TOPSHOT - Palestinian protesters evacuate a wounded demonstrator during clashes with Israeli troops following a protest against US President Donald Trump's decision to recognize Jerusalem as the capital of Israel, near the Jewish settlement of Beit El, near the West Bank city of Ramallah on December 7, 2017. / AFP PHOTO / ABBAS MOMANI

West Bank woes after Jerusalem declared Israeli capital

“God is weeping,” declared South African Nobel Peace Prize winner, Archbishop Desmond Tutu, in response to U.S. President Donald Trump’s announcement to recognize Jerusalem as the official capital of Israel.

South African Nobel Peace Prize winner, Archbishop Desmond Tutu rarely engages with the public due to his failing health. Yet, from his sickbed in a longtime battle with prostate cancer, he spoke.

In a brief press conference held on December 6, 2017, Trump explained that he is “delivering … a best course of action between the United States of America and the pursuit of peace between Israel and the Palestinians.”

Trump stated that the state department prepares to move the US Embassy from Tel Aviv to Jerusalem.

Tutu, an international leader who fought South African Apartheid, an insidious system of racial segregation and oppression, appealed to the world to express disagreement with Trump’s “inflammatory and discriminatory” move.

Battle for the Holy Land

Muslims, Jews and Christians hold Jerusalem as a sacred city.

Since the state of Israel formed in 1948, conflict in the region ensues between Jews who relocated there after World War II and Palestinians living there.

Jews claimed that the region was their traditional home, so after the holocaust, British colonial authority earmarked a portion of Palestine territory for Jews to establish a national home.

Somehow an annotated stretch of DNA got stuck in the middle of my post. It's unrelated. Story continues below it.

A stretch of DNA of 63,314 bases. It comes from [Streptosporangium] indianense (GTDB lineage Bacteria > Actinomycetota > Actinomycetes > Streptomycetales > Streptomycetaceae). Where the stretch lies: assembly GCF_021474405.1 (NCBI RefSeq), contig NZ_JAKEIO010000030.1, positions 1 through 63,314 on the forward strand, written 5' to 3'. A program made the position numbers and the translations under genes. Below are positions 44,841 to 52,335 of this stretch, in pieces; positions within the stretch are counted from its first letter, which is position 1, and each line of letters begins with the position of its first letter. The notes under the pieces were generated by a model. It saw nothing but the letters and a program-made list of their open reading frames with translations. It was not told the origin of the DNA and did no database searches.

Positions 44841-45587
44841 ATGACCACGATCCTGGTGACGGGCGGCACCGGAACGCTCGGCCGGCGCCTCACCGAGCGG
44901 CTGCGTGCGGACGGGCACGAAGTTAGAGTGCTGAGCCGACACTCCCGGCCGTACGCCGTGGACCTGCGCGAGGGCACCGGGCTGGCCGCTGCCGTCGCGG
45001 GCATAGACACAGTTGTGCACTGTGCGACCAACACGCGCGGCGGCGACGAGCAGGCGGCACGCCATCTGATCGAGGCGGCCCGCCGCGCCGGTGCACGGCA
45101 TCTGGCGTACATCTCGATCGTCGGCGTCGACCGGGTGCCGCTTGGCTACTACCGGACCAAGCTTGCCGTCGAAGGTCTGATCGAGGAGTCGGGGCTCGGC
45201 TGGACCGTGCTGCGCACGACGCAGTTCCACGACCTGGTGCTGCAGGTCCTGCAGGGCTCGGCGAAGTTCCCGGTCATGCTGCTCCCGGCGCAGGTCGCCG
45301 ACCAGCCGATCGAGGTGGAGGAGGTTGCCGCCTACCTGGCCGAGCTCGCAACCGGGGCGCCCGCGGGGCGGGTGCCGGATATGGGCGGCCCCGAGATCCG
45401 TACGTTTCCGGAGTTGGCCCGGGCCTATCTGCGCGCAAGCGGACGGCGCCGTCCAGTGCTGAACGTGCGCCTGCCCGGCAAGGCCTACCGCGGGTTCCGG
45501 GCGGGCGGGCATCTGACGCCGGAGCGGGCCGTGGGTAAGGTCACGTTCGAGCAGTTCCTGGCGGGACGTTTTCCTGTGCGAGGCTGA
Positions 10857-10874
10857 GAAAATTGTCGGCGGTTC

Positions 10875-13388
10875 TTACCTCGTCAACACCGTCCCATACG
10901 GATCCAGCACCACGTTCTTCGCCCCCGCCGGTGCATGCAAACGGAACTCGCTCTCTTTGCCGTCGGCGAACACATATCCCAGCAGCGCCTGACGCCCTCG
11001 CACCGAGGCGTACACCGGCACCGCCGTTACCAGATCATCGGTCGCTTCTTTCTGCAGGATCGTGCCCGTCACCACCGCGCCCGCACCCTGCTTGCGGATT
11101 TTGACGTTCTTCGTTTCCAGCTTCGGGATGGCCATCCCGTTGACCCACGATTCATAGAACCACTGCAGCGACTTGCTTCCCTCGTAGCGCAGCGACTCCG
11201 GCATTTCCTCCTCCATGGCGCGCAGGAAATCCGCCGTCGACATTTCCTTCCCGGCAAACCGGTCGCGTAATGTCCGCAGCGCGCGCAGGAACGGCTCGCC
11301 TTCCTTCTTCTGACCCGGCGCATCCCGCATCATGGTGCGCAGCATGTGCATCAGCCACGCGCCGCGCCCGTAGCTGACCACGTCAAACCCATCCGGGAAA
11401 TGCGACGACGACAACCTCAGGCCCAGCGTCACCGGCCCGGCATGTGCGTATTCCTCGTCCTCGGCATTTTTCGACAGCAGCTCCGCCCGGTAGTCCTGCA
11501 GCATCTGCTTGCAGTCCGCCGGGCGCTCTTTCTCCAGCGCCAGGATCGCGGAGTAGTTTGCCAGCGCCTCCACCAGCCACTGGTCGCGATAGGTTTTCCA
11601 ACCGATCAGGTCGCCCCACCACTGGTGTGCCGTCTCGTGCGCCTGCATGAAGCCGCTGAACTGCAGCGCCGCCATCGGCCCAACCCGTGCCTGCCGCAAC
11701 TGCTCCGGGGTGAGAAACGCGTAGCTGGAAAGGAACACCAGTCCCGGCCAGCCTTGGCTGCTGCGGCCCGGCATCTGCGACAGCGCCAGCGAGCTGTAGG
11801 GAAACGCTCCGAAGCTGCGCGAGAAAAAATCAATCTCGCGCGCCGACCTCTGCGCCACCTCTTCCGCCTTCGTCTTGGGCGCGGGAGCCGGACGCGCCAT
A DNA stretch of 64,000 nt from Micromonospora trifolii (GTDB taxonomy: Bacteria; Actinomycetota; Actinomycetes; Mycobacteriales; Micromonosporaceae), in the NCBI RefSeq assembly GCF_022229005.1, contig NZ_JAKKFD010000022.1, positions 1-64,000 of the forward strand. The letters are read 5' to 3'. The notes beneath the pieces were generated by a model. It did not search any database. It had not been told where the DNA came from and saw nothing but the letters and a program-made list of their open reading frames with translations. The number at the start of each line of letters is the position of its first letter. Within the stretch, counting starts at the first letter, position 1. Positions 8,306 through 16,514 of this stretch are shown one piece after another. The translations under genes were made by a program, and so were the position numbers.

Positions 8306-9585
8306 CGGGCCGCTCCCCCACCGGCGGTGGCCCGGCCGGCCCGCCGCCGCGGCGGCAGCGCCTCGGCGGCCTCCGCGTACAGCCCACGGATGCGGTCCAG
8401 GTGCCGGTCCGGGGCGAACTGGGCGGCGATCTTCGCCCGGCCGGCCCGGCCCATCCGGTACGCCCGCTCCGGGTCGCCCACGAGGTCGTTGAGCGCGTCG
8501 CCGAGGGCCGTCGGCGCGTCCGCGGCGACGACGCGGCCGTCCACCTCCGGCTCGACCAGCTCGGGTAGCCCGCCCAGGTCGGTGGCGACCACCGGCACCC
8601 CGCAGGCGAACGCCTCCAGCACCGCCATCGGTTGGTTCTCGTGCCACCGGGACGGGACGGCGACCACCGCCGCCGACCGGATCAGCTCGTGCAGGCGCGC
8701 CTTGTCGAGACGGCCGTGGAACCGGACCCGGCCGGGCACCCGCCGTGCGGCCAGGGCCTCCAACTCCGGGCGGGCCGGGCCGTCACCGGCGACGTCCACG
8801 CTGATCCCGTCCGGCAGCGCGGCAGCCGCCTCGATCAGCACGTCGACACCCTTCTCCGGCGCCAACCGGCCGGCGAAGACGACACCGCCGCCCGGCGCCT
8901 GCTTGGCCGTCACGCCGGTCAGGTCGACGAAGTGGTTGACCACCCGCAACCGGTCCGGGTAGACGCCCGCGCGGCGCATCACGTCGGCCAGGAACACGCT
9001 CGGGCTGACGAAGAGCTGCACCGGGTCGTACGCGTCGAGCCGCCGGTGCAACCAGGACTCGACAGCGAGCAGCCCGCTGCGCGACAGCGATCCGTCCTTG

Decades of war and conflicts between the groups and their supporters resulted in a contentious relationship causing global debates.

Ironically, as Jews settled and became the majority, millions of Palestinians fled or were dispelled, leaving the rest of the world divided. US government are supporters of Israel, while some of its citizens disagree.

To bring some type of accord, a host of governments and world bodies provided a two-state solution as amicable terms.

The idea drew up the concept of two independent nations coexisting in a shared space. A Jewish majority occupies most of the land while a strip of Gaza would be acknowledged as a small Palestinian nation-state.

The biggest issue is that both see Jerusalem as their capital city. Palestine agrees to the pact, but suffers from internal discord, while Israel begrudgingly agrees, it continues to encroach on Palestinian land.

In recent peace talks, Palestinians selected East Jerusalem as their capital if a two-state resolution succeeded; however, Trump’s announcement aligned in wholesale, the United States with Israel power.

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